Since 2008, employee morale has fallen each year, but as this year’s benefits enrollment season approaches, it gives employers the opportunity to improve employee engagement, according to Unum’s recent survey, which was conducted online by Harris Interactive.
In fact, the survey reveals that 28 percent of respondents report a decrease in morale since 2011, and barely half - 55 percent - of respondents say they would stay with their employers if they were offered the same pay and benefits elsewhere, representing a seven-point drop since 2008. Another 52 percent of respondents say their employers offer very good or excellent places to work.
The economy seemingly is impacting responses as one in three respondents say they do not feel financially secure, and more than one in four reports feeling less financially secure than last year. Nearly half of respondents say they are unsure whether they have enough money to take care of future expenses.
“In this climate, the need for effective benefits education is greater than ever,” says Barbara Nash, vice president of corporate research at Unum. “Our research shows that a good benefits education experience is a highly effective, low-cost way for employers to demonstrate their concern for employees and their well-being.”
Although more employees are feeling unsatisfied at work, employers are spending little time and fewer resources on improving employees’ understand their benefits as 28 percent of respondents who were responsible for reviewing their benefits over the last year say employer-provided benefits education is fair or poor.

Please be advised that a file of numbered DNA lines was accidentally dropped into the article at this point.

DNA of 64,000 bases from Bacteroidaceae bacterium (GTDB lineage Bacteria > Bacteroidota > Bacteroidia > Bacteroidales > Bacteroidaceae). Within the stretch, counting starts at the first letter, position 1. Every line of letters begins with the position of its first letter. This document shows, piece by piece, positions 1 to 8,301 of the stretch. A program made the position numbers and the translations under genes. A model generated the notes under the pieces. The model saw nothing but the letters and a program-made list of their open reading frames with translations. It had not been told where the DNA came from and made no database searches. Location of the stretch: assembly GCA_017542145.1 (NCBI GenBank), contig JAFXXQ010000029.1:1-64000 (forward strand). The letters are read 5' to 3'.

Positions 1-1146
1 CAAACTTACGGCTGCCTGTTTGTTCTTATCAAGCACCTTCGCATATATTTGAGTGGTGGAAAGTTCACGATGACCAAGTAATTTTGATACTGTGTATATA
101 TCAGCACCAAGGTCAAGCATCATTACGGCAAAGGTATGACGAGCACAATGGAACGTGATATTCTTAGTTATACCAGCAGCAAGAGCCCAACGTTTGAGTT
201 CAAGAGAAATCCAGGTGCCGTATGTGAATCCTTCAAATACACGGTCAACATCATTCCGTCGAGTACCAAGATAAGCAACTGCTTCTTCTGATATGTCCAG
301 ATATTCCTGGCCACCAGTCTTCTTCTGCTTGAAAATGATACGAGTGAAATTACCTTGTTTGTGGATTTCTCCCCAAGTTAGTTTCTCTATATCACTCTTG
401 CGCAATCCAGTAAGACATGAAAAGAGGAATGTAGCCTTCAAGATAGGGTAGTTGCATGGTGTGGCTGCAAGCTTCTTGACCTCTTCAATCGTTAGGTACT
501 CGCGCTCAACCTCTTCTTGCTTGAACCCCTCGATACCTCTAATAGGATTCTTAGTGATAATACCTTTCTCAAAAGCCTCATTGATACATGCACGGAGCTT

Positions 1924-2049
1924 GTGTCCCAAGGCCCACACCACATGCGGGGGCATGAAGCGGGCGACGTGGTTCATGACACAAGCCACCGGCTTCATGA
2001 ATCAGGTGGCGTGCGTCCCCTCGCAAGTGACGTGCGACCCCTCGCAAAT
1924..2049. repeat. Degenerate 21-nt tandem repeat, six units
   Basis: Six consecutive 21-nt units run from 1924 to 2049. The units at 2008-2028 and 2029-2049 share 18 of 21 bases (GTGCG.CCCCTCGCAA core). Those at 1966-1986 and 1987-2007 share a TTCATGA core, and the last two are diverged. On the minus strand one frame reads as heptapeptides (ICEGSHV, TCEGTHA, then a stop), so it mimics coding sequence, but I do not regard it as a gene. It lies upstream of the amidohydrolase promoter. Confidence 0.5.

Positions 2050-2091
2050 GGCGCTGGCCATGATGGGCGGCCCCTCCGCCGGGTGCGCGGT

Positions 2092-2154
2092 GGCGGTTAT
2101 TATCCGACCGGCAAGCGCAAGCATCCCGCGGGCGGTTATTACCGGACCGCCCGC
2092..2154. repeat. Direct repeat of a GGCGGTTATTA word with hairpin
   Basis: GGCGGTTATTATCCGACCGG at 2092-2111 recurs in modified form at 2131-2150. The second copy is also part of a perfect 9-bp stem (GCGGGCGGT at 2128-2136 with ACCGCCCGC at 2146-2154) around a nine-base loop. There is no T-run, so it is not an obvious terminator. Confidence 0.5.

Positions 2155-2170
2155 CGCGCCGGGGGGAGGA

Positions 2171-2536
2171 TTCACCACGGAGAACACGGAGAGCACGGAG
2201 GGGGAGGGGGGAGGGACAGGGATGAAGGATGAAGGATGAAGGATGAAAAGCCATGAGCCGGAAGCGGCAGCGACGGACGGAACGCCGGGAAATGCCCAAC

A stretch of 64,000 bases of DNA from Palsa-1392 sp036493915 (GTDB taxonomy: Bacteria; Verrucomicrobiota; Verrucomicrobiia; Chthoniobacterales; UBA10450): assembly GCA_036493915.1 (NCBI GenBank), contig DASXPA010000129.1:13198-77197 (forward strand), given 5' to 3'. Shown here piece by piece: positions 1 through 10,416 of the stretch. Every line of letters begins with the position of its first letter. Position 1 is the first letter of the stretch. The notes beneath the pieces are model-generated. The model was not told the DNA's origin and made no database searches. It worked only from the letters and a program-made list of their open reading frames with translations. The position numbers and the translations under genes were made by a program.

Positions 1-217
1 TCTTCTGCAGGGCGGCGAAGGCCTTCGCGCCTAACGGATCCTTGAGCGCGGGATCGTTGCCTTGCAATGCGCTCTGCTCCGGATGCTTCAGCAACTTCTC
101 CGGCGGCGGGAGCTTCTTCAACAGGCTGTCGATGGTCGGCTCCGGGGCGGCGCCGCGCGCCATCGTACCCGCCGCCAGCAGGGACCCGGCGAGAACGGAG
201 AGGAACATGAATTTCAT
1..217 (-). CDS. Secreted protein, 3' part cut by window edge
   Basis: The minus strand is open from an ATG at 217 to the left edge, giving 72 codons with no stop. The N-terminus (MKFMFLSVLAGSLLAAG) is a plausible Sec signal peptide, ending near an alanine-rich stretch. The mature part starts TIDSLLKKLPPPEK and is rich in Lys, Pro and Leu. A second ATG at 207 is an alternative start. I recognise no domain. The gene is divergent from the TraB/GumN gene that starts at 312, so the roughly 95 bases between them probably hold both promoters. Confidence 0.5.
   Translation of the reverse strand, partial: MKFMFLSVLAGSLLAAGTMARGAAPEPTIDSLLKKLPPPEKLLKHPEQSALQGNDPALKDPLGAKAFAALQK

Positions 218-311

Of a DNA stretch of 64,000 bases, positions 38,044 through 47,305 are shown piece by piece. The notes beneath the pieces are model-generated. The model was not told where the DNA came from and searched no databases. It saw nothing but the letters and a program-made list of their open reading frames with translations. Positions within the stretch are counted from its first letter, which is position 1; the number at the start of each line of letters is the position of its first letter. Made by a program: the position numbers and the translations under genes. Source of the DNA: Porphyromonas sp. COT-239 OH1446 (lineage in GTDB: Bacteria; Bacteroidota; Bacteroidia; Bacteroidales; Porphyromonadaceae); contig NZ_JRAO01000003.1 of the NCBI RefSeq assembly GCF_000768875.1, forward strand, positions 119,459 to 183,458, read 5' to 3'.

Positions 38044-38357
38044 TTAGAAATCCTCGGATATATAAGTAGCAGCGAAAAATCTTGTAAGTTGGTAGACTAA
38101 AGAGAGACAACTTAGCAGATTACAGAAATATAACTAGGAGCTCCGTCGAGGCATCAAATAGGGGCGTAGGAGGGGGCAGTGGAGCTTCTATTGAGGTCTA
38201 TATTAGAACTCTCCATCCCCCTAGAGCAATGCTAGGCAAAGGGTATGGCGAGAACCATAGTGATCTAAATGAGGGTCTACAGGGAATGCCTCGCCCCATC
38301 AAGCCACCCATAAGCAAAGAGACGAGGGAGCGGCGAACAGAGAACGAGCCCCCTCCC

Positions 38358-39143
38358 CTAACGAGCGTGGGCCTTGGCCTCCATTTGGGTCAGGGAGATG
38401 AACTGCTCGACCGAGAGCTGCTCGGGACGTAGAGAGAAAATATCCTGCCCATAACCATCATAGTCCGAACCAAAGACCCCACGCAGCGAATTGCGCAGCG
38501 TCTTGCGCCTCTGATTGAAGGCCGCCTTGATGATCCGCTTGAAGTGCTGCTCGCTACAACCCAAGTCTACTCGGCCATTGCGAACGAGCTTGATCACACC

Half of respondents report receiving printed information or brochures, marking a decline from 70 percent in 2008, and slightly over one-third of respondents were given the opportunity to attend question-and-answer sessions regarding benefits, a drop from 52 percent in 2008. Among the respondents, 47 percent have access to toll-free numbers to speak with benefits advisers in 2012 as opposed to 29 percent in 2011.
Of the employees who are highly satisfied with their benefits education, 82 percent say their employers provide excellent or very good places to work and 79 percent say they would stay with their current employers even if another job offer came with the same pay and benefits. Only 27 percent of employees who consider their benefits education as fair or poor say their employers provide excellent or very good places to work.
“At the heart of the survey’s findings is a clear connection between effective benefits education and engaged employees,” Nash says. “When employers show their concern for their employees’ financial well-being, everyone benefits.